How they train – Tom Farrell

Cumbrian runner crossed the Atlantic in search of distance success

Posted on June 2, 2011 by
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Tom Farrell (left)

Tom Farrell, who has come to the fore with some scintillating performances over the last year, is benefiting greatly from his time at Oklahoma State University. Recently in Palo Alto he clocked 13:26.59 for 5000m, which not only reduced his PB by 45 seconds but it was also a ‘B’ standard for the 2012 Olympic Games and the second fastest ever by a British 20 year-old. In the last few months he has also recorded 7:54.42 for 3000m.

His favourite session is a four-mile tempo run, which he does on the track. This is one of his training group’s staple work-outs that is done throughout the year. He says: “I have got so used to doing them that I can now use one of these runs as a test of my fitness.”

His least favourite session is a breakdown done on the cross-country course. This is normally structured by starting with a distance of around 2km, dropping all the way down to 400m then another 2km, with decreasing recovery. He adds: “There are two reasons why it is my least favourite. First because it hurts so much and secondly because it is on the cross-country course, which makes it hurt even more.”

His short-term aims are to be competitive in the remainder of his races in the current season and to represent GB at the European Under-23 Championships or the IAAF World Championships.

“It would be a dream of mine to run at the World Championships in Daegu, which would be a great chance to gain experience at a major championships, especially while I am still at a young age,” he adds.

His progression from an early age has been very steady. At the age of 11 he was training only once a week and a year later that had increased to two sessions.

He was coached by John Clementson at Border Harriers from the age of 13 until he left the UK in August 2009 to attend Oklahoma State University on an athletics scholarship.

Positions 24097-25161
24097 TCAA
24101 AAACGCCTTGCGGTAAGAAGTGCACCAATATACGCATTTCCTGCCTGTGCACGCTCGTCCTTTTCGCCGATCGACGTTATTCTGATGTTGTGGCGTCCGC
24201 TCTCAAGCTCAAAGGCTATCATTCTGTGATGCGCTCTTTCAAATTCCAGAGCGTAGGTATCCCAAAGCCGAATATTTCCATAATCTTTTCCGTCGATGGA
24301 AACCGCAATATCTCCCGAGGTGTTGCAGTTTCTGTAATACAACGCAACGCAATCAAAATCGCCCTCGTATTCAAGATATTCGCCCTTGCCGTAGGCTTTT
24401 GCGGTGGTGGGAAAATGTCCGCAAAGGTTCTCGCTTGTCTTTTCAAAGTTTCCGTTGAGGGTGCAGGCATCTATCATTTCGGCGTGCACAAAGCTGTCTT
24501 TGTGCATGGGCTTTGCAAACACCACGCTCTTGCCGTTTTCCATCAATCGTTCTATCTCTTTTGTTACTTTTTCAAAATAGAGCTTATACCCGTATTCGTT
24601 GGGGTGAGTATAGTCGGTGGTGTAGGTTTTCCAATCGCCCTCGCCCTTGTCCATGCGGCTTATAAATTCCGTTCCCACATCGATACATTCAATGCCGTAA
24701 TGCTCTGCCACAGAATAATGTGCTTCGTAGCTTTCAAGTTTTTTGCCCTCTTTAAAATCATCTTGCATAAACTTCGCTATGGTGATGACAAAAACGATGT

He says: “I decided to attend university in America for many reasons. After doing some research into the best universities, I realised that the NCAA Collegiate system is much more serious about track and field and you are looked after and treated as if you are a Premier League footballer!

“There were a few risks involved with coming over here – a new coach, new surroundings, a whole new food system, the list is endless. All of these risks are things that I took into account and dealt with sensibly. It has all turned out what I would call perfect and coming to Oklahoma State was the best decision I have ever made.

“I would encourage any athlete who has aspirations to be one of the best in their event to look into attending university in America,” he continues. “The NCAA collegiate system is without a doubt the strongest, deepest and best collegiate system in the world. For example, a 13:45 5000m would have put you in about eighth place in the 2010 UK senior rankings. In the NCAA, just at collegiate level, it places you at around 21st in the rankings.

“The standard may be much higher, but the level of competition all over the country is much deeper too. Personally, I think that the NCAA collegiate system is the next step up from the likes of the English Schools, England Athletics Under17 and Under-20 championships followed by European and World Juniors. They are all great stepping stones to take before the huge championships like the Worlds and Olympics come along.”

Training winter week

» Monday
(am) 70 minutes steady.
(pm) Abdominal exercises focusing on the core (30 minutes), plus 35 minutes easy, plus strides

» Tuesday
(am) 4-mile tempo (track) at 72-76-second pace depending on the time of the year.
(pm) Ladders – strength, agility, quickness (SAQ) drills, hurdle drills, plus 35 minutes easy

» Wednesday
(am) 85-95 minutes steady.
(pm) Leg-strengthening exercises plus a lot of balancing work (30 minutes)

» Thursday
(am) 60 minutes steady.
(pm) Ladders – SAQ drills, hurdle drills, plus 35 minutes easy, plus strides

» Friday
45 minutes easy

» Saturday
10-mile tempo (dirt roads) – 5:50-5:10 mile pace or race

» Sunday
Long run of around 1:50-2:00

Training early summer week

» Monday
(am) Abdominal exercises focusing on the core (30 minutes).
(pm) 70 minutes steady

» Tuesday
(am) Ladders – SAQ drills, hurdle drills.
(pm) 6 x 800m (2 minutes recovery) at 3km pace (2:08, 2:06, 2:06, 2:06, 2:06, 2:04), plus strides

» Wednesday
(am) Leg-strengthening exercises, plus lots of balancing work (30 minutes).
(pm) 80-90 minutes steady

» Thursday
(am) Ladders – SAQ drills, hurdle drills + 35 minutes easy.
(pm) 60 minutes steady, plus strides

» Friday
(am) 45 minutes easy

» Saturday
(am) 4-mile tempo at 71-73-second pace or race

» Sunday
(am) Long run of around 1:40-1:50

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